Data Analysis and Design

After you have analyzed and documented all the tasks involved in a system, you're ready to work on the data analysis and design phase of an application. In this phase, you must identify each piece of information needed to complete each task. You must assign these data elements to subjects, and each subject will become a separate table in the database. For example, a subject might be a client; every data element relating to that client?the name, address, phone number, credit limit, and any other pertinent information?would become fields within the client table.

You should determine the following for each data element:

  • The appropriate data type

  • The required size

  • Validation rules

You should also determine whether you will allow the user to update each data element and whether the user will enter each update or the system will calculate it. Then you can figure out whether you have properly normalized the table structures.

Database Terms Introduced

In the preceding hours we have briefly mentioned some terms that are integrally important now that you will be designing your own objects. The following are the most important of these terms and what they mean:

  • Column or field? A single piece of information about an object (for example, a company name).

  • Row or record? A collection of information about a single entity (for example, all the information about a customer).

  • Table? A collection of all the data for a specific type of entity (for example, all the information for all the customers stored in a database). It is important that each table contain information about only a single entity. In other words, you would not store information about an order in the Customers table.

  • Primary key field? A field or a combination of fields in a table that uniquely identifies each row in the table (for example, the CustomerID).

  • Natural key field? A primary key field that is naturally part of the data contained within the table (for example, a Social Security number). Generally it is better to use a contrived key field, such as an AutoNumber field, than a natural key field as the primary key field.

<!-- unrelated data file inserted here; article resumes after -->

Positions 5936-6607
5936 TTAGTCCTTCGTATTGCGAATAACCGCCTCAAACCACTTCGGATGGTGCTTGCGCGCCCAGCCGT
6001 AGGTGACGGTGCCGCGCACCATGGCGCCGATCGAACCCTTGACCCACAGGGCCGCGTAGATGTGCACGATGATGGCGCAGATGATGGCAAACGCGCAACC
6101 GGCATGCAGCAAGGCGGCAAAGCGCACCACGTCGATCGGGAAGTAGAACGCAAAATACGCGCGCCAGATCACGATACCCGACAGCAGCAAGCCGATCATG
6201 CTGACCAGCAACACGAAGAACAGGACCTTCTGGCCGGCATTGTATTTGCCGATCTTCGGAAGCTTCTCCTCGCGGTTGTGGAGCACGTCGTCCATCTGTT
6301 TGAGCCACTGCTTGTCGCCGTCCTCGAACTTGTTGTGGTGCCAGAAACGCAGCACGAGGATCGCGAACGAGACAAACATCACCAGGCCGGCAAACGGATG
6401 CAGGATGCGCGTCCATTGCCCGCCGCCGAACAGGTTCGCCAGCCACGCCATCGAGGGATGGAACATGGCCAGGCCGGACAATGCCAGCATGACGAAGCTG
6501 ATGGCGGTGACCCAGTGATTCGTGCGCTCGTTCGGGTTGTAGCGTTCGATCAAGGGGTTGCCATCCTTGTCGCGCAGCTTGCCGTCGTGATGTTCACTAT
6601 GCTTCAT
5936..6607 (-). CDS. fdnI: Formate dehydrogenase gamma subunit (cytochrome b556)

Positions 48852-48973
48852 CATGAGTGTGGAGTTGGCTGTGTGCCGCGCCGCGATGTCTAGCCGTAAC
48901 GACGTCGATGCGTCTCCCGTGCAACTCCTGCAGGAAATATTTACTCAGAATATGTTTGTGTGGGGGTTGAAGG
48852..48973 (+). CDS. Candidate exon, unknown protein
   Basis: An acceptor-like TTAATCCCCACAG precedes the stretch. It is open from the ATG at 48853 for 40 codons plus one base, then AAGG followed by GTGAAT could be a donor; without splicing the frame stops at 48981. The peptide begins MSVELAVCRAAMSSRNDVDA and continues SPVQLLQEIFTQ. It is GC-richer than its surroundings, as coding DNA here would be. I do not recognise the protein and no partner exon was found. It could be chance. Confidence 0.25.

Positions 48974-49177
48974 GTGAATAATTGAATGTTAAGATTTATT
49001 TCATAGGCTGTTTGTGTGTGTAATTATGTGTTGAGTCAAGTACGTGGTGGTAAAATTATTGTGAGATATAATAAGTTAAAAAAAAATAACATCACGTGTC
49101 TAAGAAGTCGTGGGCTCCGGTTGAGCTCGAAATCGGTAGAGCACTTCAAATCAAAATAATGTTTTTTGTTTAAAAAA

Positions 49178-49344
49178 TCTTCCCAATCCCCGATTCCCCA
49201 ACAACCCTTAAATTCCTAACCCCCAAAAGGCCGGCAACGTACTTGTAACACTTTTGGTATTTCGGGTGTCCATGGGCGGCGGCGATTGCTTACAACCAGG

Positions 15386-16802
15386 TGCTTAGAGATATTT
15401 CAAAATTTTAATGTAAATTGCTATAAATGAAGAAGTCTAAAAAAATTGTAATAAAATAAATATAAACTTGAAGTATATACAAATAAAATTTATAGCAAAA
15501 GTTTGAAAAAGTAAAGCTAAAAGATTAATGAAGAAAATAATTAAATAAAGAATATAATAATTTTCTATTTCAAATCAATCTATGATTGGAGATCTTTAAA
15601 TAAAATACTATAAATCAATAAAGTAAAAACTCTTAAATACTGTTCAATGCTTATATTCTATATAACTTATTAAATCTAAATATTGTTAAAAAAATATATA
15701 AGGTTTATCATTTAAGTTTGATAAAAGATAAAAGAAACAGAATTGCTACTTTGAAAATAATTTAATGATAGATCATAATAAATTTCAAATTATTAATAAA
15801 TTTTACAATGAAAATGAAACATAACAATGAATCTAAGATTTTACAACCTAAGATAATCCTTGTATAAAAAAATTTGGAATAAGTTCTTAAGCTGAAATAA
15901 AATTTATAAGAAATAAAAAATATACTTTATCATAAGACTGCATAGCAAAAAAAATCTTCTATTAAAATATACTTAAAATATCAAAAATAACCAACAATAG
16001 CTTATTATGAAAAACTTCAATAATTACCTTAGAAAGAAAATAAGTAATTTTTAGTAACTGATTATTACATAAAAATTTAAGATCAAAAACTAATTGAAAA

• Composite key field? A primary key field comprising more than one field in a table (for example, LastName and FirstName fields). It is preferable to create a primary key based on an AutoNumber field than to use a composite key field.

  • Relationship? Two tables in a database sharing a common key value. An example is a relationship between the Customers table and the Orders table: The CustomerID field in the Customers table is related to the CustomerID field in the Orders table.

  • Foreign key field? A field on the many side of the relationship in a one-to-many relationship. Whereas the table on the one side of the relationship is related by the primary key field, the table on the many side of the relationship is related by the foreign key field. For example, one customer has multiple orders, so whereas the CustomerID field is the primary key field in the Customers table, it is the foreign key field in the Orders table.

Normalization Introduced


Normalization is a fancy term for the process of testing a table design against a series of rules to ensure that the application will operate as efficiently as possible. These rules are based on set theory and were originally proposed by Dr. E. F. Codd. Although you could spend years studying normalization, its main objective is to create an application that runs efficiently with as little data manipulation and coding as possible. Hour 9, "Creating Relationships," covers normalization and database design in detail. For now, here are six of the basic normalization rules:

  • graphics/newterm_icon.gif Fields should be atomic?that is, each piece of data should be broken down as much as possible. For example, rather than create a field called Name, you should create two fields: one for the first name and another for the last name. This method makes the data much easier to work with. If you need to sort or search by first name separately from the last name, for example, you can do so without any extra effort.